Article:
Malaysia is one of Asia's biggest employers of foreign labour. But recently, cases of deaths, abuse and forced labour have come to light. What is going on? Who is protecting these migrant workers?
Ahmad Zahid, who is also Home Minister, said he had proof that there were agents and syndicates master-minded by foreign nationals who were cheating the illegal immigrants and were currently living luxuriously and even being awarded the title of ‘Datuk Seri.’
As such, he said he had directed the Immigration Department of Malaysia so that enforcement activities to nab illegal immigrants were also focused on the agents and syndicates bringing them in.
“Enforcement operations found 95 per cent of illegal immigrants entering the country had valid documents but in the end fell victims to the agents and syndicates. Most of the victims of the agents and syndicates were from Bangladesh, Indonesia and Myanmar.
“We find almost 95 per cent of illegal immigrants coming to this country had valid documents but became illegals to stay here as their documents were either held by the agents or syndicates. There are also employers who kept their travel documents and work permits,” he said.
He said this at a media conference after opening the 2015 Immigration Day Celebration here, Saturday.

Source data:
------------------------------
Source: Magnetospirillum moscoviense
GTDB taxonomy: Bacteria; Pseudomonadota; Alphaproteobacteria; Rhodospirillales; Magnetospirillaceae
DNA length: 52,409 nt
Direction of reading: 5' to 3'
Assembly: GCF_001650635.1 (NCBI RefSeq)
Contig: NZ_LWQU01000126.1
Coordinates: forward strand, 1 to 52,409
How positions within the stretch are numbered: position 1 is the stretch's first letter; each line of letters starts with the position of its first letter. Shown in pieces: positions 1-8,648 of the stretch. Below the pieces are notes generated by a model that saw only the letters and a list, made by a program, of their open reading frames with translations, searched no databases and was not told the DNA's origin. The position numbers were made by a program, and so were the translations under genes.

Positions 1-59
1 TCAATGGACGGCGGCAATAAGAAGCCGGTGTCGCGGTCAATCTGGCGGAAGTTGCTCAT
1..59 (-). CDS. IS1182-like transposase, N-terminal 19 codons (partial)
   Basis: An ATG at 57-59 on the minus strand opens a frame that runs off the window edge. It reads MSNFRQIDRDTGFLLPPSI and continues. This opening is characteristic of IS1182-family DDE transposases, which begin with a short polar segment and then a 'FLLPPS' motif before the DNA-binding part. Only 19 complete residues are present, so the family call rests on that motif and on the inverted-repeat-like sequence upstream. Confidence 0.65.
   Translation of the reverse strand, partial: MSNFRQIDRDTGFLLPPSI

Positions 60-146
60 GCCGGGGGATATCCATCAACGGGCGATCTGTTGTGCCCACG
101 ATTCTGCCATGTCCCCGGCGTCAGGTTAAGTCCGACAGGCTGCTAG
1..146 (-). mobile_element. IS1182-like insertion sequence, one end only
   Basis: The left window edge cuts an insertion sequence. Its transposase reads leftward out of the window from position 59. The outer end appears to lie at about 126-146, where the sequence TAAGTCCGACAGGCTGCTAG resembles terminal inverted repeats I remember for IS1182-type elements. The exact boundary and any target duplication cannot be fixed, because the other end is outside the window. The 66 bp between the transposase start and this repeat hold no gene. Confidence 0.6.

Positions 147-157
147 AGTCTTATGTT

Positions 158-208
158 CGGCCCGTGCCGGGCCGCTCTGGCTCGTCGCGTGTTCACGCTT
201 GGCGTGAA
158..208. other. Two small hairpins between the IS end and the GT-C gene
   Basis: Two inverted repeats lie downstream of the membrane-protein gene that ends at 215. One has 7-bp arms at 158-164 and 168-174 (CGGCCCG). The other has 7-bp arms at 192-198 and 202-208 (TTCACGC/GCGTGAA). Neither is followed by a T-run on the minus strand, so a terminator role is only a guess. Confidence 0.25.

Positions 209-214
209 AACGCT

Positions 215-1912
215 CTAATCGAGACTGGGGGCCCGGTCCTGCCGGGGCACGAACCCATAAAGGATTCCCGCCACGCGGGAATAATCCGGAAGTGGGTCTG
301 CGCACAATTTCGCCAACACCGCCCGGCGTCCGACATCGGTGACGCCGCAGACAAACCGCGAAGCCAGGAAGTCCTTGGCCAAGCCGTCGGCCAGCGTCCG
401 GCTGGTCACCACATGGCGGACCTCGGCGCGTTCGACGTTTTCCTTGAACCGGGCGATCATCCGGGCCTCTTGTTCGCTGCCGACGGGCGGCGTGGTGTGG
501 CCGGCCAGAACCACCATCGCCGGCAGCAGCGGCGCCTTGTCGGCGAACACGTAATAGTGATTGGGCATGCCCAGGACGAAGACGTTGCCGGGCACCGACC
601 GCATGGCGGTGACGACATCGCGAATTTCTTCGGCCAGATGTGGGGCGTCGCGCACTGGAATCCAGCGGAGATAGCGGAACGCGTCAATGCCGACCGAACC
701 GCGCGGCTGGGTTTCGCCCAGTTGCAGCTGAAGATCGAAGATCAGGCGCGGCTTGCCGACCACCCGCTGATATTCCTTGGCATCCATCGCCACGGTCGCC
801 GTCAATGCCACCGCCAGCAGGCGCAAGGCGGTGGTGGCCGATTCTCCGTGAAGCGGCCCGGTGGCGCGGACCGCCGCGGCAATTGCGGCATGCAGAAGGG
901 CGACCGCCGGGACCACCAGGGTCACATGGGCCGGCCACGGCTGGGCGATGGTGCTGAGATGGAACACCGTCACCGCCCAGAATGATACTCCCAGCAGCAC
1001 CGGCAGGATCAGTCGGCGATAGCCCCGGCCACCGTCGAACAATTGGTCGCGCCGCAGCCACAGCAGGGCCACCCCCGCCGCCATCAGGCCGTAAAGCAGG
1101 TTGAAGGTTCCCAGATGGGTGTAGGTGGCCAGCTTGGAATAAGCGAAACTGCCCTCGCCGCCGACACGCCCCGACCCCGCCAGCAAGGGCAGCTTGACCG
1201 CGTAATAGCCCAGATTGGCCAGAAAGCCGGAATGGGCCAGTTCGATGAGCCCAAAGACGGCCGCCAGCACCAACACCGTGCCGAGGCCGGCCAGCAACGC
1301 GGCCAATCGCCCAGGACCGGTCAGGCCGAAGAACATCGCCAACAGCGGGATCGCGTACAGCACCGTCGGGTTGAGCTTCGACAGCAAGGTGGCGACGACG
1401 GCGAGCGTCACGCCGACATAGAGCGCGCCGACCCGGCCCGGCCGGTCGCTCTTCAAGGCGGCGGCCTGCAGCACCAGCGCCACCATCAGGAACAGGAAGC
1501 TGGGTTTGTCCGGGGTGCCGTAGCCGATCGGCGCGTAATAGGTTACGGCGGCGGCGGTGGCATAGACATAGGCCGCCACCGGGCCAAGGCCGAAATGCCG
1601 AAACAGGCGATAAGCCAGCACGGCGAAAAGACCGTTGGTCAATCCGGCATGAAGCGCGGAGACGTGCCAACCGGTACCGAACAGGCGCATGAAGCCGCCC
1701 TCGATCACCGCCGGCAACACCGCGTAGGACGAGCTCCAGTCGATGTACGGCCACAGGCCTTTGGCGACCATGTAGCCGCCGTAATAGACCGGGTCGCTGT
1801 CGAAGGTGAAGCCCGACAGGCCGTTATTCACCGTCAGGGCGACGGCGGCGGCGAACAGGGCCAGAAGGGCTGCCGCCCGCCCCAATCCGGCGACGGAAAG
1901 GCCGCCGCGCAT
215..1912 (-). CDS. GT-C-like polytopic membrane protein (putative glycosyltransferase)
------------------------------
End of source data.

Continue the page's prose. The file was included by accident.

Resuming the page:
Also present were Sarawak Social Development Minister representing the Sarawak Chief Minister, Tan Sri William Mawan Ikom, Rural and Regional Development Minister Datuk Seri Ismail Sabri Yaakob, Deputy Home Ministers Datuk Nur Jazlan and Masir Kujat, and Immigration Department of Malaysia director-general Datuk Seri Mustafa Ibrahim.
Commenting further, Ahmad Zahid said he had directed the Immigration Department of Malaysia director-general, via the enforcement division, aided by the Royal Malaysia Police and Department of Volunteers Malaysia to conduct full enforcement.
“I want the Immigration Department of Malaysia to focus not only on nabbing illegals but also to seek, investigate, arrest and take to court the agents and syndicates involved,” he said.
Ahmad Zahid also said that heavier punishments would be meted out if the agents and syndicates involved were found guilty.
“The Immigration Act 1959 is heavy enough, but if the people wants the act to be strengthened and its penalties increased, the Home Ministry is prepared to do it.
“I will discuss with my two deputies and the Ministry’s Secretary General to seek legal advise to strengthen the act and existing regulations,” he added.
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